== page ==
Nature Profile


American Robin

Turdus migratorius

Voice:  Rapid three syllable word that sounds like cheerily, cheer up, cheerio with pauses between; call is a loud rapid peek with a soft alternating tut .

Many people in Ohio consider American Robins the harbinger of spring however during mild winters they can be seen wintering in their breeding range.
 They are common birds across North America and can frequently be found on lawns, fields, and city parks, edge of forest and even near the tree line on mountains and tundra. In the winter they spend more time roosting and foraging in trees and less time on the ground.  

American Robins consume a wide variety of food including various fruits and invertebrates. In the spring and summer they eat primarily earthworms, snails and insects including grubs, and caterpillars. They find their ground prey by sight. They hop and abruptly stop staring, motionless, at the ground with the head cocked to one side searching. In the winter american robins’ diet is largely made up of fruit including fruit from honeysuckle, chokecherries, hawthorn, dogwood, sumac and juniper.   

American robins mate from April through July. Males attract females by singing, spreading their tails, shaking their wings and inflating their throats.  Female american robins may have two or three broods a season.  However only forty percent of nests successfully produce young and only twenty five percent of those fledged young survive to November.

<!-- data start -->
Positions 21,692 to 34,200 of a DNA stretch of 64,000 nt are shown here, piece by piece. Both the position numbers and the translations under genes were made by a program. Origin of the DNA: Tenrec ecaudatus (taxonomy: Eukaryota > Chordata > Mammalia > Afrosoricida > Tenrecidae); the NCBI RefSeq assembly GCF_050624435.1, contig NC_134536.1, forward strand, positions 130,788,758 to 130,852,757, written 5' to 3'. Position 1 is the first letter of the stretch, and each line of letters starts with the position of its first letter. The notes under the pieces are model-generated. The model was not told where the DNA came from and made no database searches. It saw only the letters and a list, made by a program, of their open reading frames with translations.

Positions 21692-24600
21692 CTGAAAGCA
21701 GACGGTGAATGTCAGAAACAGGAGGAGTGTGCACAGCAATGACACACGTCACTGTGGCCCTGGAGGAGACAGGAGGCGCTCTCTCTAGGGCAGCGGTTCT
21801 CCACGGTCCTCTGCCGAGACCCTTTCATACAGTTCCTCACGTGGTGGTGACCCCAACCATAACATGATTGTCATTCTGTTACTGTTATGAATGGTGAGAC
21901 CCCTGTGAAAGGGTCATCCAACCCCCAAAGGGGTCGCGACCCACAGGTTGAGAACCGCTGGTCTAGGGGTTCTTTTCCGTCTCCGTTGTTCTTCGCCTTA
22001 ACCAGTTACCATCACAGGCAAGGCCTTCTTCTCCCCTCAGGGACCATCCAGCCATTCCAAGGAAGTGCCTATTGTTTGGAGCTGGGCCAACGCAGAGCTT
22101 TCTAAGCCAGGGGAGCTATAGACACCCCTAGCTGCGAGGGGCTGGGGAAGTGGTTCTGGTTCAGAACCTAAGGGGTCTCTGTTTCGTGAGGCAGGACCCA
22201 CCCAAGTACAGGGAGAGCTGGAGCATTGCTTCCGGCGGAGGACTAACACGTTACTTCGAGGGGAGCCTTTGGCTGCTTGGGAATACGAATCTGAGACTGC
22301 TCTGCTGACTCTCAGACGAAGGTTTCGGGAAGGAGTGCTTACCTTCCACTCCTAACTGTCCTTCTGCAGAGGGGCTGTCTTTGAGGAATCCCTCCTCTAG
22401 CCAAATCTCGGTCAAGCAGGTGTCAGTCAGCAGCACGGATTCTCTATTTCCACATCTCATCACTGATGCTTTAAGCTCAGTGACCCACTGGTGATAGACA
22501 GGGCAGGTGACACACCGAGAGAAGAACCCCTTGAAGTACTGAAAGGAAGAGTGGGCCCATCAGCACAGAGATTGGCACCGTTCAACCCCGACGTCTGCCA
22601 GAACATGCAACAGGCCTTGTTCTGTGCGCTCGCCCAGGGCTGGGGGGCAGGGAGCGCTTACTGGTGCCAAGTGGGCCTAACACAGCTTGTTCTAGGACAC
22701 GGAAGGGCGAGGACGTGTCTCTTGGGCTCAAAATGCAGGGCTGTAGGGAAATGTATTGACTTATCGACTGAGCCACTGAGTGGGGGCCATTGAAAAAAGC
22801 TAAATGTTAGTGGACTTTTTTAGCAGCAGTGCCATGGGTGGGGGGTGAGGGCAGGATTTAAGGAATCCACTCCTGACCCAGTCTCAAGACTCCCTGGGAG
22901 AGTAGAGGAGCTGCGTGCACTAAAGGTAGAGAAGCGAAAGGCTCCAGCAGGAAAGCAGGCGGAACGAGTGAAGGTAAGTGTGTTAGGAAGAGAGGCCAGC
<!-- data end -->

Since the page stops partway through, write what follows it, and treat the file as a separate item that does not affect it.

Generally female american robins choose nest sites with one or several horizontal branches on the lower half of a tree just under a dense layer of leaves. However american robins have been known to build nest in gutters, on outdoor light fixtures and structures.  Females build a 6-8 inchs diameter cup shaped nest from the inside out spreading dead grass and twigs with the wrist of one of her wings. Once the shape is formed mud is pressed on the inside of the next with the females’ breast. The nest is finish with a lining of soft materials including fine grass and feathers. Sometimes males help collect materials for the nest.  

Females lay three to five glossy light blue eggs. Females incubate the eggs until the young hatch in 11-14 days. Both males and females then to the youngChicks leave the nest 14-16 daysFledgling rely on both parent for up to fourteen days after leaving the nest until they are able to fully fly.  

According to the North American Breeding Bird Survey american robins are numerous and widespread, and their populations are stable or increasing throughout their rangeHowever american robins forage on lawns which makes them vulnerable to pesticide poisoning. Local populations can decrease depending on the amount of pesicides in a given area. 

Best Location to View: Any open short grassy woodland areas including gardens

Color: Gray-brown body with orange underparts, dark heads; females have paler heads; white broken eye ring

Range: All of United States and Canada except Hawaii and very northern Alaska; parts of Mexico and Central America

Size: 7.9-11"

Wingspan: 12.2–15.7"

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